seniors

Mental fluctuations may signal Alzheimer's disease

January, 2010

A study has found that mental fluctuations were very rare in those without Alzheimer's, but occurred in nearly 12% of those with very mild or mild Alzheimer’s.

A study involving 511 older adults (average age 78) has found that 11.6% of those with very mild or mild Alzheimer’s (43% of the participants) had mental lapses, compared to only 2 of the 295 without Alzheimer’s. Those with mental lapses also tended to have more severe Alzheimer’s. Although mental lapses are characteristic of dementia with Lewy bodies, this is the first study to look at them in connection with Alzheimer’s. Having mental lapses was defined as having three or four of the following symptoms:

  • Feeling drowsy or lethargic all the time or several times per day despite getting enough sleep the night before
  • Sleeping two or more hours before 7 p.m.
  • Having times when the person's flow of ideas seems disorganized, unclear, or not logical
  • Staring into space for long periods

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Training program improves eating skills of dementia patients

January, 2010

A study using two training programs to help dementia patients regain eating skills, found spaced retrieval training was particularly effective.

Loss of memory and problems with judgment in dementia patients can cause difficulties in relation to eating and nutrition; these problems in turn can lead to poor quality of life, pressure ulcers and infections. A study used two different step-by-step training programs to help dementia patients regain eating skills. Three institutions, involving 85 patients, were assigned to one of three programs: spaced retrieval training; Montessori-based training; control. Training consisted of three 30-40 min sessions per week, for 8 weeks. Both training programs resulted in significantly improved feeding skills, however the Montessori group needed more physical and verbal assistance. Nutritional status was significantly higher in the spaced-retrieval group compared to the control.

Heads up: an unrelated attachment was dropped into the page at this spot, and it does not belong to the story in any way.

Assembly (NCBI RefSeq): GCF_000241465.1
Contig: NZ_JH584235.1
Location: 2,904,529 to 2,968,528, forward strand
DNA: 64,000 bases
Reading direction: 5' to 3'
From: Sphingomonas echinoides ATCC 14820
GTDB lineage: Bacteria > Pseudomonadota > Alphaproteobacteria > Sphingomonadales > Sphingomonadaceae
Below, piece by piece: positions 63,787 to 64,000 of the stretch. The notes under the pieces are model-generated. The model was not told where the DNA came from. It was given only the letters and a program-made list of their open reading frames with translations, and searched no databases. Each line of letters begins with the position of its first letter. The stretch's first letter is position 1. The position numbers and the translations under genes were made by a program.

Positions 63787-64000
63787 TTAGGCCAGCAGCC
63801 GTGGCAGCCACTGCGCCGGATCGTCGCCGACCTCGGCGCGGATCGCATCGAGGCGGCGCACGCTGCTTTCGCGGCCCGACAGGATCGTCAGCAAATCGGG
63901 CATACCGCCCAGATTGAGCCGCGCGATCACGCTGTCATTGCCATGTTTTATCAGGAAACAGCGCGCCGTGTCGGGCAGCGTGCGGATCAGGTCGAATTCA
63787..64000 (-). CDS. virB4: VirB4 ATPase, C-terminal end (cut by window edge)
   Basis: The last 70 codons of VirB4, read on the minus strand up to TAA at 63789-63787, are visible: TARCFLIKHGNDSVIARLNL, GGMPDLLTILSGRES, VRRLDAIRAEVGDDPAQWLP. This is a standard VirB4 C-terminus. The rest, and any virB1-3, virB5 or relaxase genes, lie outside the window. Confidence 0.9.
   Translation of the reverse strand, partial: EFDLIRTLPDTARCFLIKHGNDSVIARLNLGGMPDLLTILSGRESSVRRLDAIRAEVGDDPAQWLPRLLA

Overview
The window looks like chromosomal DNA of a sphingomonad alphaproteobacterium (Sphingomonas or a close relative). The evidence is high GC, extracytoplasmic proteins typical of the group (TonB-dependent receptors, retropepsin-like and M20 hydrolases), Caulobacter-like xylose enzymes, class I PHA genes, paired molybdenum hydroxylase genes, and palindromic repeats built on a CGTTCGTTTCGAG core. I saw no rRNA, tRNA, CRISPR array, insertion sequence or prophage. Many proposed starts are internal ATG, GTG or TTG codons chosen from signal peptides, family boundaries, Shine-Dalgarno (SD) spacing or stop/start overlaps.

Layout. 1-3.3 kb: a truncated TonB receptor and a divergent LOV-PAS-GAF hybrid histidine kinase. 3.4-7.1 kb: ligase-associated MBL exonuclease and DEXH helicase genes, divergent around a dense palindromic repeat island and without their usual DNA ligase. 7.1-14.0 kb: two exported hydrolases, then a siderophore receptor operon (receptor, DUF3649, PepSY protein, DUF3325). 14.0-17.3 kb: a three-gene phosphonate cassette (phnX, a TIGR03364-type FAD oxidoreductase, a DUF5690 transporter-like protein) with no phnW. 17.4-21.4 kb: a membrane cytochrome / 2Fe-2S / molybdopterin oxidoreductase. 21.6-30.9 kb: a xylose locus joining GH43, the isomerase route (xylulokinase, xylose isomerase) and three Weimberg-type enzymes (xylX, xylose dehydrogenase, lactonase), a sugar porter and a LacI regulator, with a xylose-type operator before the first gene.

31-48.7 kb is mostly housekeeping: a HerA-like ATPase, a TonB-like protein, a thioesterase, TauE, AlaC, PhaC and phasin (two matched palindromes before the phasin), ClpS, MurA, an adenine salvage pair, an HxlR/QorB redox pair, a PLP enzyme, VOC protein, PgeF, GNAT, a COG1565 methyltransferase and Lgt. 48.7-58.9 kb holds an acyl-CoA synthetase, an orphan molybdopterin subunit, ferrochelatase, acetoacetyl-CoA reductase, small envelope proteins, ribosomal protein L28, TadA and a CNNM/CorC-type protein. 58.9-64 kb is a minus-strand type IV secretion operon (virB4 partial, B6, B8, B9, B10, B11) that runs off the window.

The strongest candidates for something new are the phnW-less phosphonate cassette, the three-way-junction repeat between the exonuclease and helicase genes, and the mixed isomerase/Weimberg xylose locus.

Reference: 

Lin, L., Huang, Y., Su, S., Watson, R., Tsai, B. W., & Wu, S. (2010). Using spaced retrieval and Montessori-based activities in improving eating ability for residents with dementia. International Journal of Geriatric Psychiatry, 9999(9999), n/a. doi: 10.1002/gps.2433.

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Nutritional drink may help fight Alzheimer's